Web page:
Futures markets stepped lower on Monday night.
- Chicago wheat July contract down US6.25c/bu to 674.5c;
- Kansas wheat July contract down 10c/bu to 628c;
- Minneapolis wheat July contract down 18.25c/bu to 746.5c;
- MATIF wheat September contract down €2.25/t to €209/t;
- Corn July contract down 25.25c/bu to 659.25c;
- Soybeans July contract down 36.25c/bu to 1472.25c;
- Winnipeg canola July contract down C$17.30/t to $853.70;
- MATIF rapeseed August contract down €7/t to €509.75/t;
- US dollar index unchanged at 90.5;
- AUD unchanged at US$0.771;
- CAD firmer at $1.215;
- EUR firmer at $1.212;
- ASX wheat July contract down A$0.50 to $305/t;
- ASX wheat January 2022 down $1/t to $309/t.
Chicago wheat fell 6.25usc/bu to settle at 674.50usc/bu, Minni was offered on a wetter forecast, falling 18.25usc/bu while Kansas fell 10usc/bu. Chicago corn dropped 25.25usc/bu to close at 659.25usc/bu, soybeans were off 36.25usc/bu, meal was down USD$9.40/st and oil was down 0.99usc/lb. French canola was down €7/t while Canadian canola was off C$17.30/t.
Weather markets typically trade more on forecast than they trade on reality, and Monday’s trade was no exception. Lower temperatures and above average rainfall forecast for the drier parts of the corn belt and into the spring wheat areas were forecast and so the markets traded lower. However, until this event actually occurs, conditions in the belt will be the complete opposite, with high temperatures and very little precipitation.
The crop condition/progress reports, released after the markets closed today, were generally supportive.
Corn conditions 68pc rated good-to-excellent (G/E) vs. 72pc last week & 71pc last year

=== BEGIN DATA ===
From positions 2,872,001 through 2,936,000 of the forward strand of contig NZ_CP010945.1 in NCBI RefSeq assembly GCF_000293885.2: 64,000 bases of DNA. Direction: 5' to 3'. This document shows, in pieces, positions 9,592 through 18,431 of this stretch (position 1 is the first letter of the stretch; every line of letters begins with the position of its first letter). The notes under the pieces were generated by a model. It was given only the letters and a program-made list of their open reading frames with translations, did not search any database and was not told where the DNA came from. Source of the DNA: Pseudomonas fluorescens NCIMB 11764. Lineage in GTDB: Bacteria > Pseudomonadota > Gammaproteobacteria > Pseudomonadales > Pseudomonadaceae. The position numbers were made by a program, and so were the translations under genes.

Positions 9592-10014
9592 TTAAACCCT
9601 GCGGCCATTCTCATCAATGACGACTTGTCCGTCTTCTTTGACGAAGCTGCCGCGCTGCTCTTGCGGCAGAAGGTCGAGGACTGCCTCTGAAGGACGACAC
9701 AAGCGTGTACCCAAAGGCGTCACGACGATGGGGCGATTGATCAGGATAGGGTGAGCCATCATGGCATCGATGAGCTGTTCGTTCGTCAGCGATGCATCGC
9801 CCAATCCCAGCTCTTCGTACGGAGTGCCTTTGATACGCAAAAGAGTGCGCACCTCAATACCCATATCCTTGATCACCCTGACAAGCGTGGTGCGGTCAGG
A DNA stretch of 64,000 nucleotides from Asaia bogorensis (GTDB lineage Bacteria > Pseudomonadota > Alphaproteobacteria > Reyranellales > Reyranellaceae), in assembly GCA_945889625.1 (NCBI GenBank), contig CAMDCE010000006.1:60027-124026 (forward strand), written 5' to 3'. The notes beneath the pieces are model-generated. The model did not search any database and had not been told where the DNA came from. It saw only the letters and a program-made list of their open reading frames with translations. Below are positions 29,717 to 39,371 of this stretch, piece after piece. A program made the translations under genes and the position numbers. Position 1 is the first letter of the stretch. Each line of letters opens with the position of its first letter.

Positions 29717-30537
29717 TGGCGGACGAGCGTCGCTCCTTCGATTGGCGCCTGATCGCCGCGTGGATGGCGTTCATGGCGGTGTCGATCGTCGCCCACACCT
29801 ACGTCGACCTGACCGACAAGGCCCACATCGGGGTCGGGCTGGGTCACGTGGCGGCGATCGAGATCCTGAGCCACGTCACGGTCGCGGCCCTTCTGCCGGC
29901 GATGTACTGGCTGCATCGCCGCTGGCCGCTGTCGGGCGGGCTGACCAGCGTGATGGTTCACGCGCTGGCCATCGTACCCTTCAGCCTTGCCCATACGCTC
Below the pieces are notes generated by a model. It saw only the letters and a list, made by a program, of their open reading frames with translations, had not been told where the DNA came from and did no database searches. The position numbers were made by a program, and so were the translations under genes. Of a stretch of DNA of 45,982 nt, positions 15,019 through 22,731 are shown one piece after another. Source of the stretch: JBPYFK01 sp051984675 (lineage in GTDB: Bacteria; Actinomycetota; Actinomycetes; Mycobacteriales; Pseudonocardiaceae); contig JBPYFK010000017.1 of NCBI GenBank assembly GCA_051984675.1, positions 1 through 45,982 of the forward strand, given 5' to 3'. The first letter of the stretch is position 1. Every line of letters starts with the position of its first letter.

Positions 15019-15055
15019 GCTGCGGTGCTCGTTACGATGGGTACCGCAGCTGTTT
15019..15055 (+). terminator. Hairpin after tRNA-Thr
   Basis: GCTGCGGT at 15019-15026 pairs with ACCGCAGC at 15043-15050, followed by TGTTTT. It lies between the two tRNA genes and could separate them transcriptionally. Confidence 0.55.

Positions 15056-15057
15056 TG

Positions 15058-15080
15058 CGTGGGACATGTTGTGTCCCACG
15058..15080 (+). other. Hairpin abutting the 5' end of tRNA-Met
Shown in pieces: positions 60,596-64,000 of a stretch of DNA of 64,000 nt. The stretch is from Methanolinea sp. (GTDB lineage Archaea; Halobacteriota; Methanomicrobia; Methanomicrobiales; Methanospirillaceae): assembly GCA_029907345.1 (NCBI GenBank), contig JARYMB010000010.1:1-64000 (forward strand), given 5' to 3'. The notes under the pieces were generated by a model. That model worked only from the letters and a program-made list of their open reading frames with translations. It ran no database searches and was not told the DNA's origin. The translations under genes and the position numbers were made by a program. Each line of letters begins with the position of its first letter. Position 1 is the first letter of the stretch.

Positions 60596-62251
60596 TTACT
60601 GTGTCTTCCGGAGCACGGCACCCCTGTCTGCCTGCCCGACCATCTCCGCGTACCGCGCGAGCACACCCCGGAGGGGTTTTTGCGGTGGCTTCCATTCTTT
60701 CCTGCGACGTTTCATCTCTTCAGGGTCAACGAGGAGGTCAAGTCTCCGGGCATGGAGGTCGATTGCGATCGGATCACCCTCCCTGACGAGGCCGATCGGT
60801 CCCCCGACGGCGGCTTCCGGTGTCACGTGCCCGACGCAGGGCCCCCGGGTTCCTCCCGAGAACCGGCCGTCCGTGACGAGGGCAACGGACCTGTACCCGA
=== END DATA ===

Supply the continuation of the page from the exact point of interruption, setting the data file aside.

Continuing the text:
Bean conditions 62pc G/E vs. 67pc last week & 72pc last year
Spring wheat conditions at 37pc G/E, vs. 38pc last week and 81pc last year
Barley conditions at 45pc G/E, vs. 43pc last week & 77pc last year
Winter wheat harvested 4pc, vs. 2pc last week & 15pc ave
Winter wheat conditions at 48pc G/E, vs 50pc last week & 50pc last year
Egypt’s GASC tendered after the close, the first since the tax changes in Russia.
Investors’ attention is focused on the FOMC meeting’s conclusion on Wednesday, and what may be stated concerning inflation and a potential change in interest rate hike timetable. Economists believe the so-called dot plot will lead to an increase in interest rates in 2023, although the bank is unlikely to announce a reduction in asset purchases until later this year
Prime Minister Boris Johnson pushed back his plan to lift England’s restrictions for at least another four weeks. Covid cases have been rising rapidly, fuelled by the highly transmissible variant, however the success of the vaccinations against the variants is slowing the rate. On Monday, the British Government reported 7,742 new confirmed cases, one of the highest daily numbers since the end of February. Around 62pc of the British population had received one shot, while about 45pc had two.
Markets return locally here after the long weekend. We saw wheat markets a touch softer by the end of last week on new crop, while old crop continues to remain supportive as we have seen for the past month now. Barley continues to gain momentum on the old crop with more buying demand for July/August slots. We saw the Friday old crop barley finish the day out $280 bid delivered Geelong/Melbourne.
Eight days ahead look promising on the weather front for SA and Victoria with 10-20mm rain event forecast. This will go a long way on the back of last week’s rainfall that was received.
GIWA released their June 2021 crop area estimate on Friday with above average yields flagged. Total crop area planted in WA is up 5 per cent compared to the 2020 record.
Source: Lachstock Consulting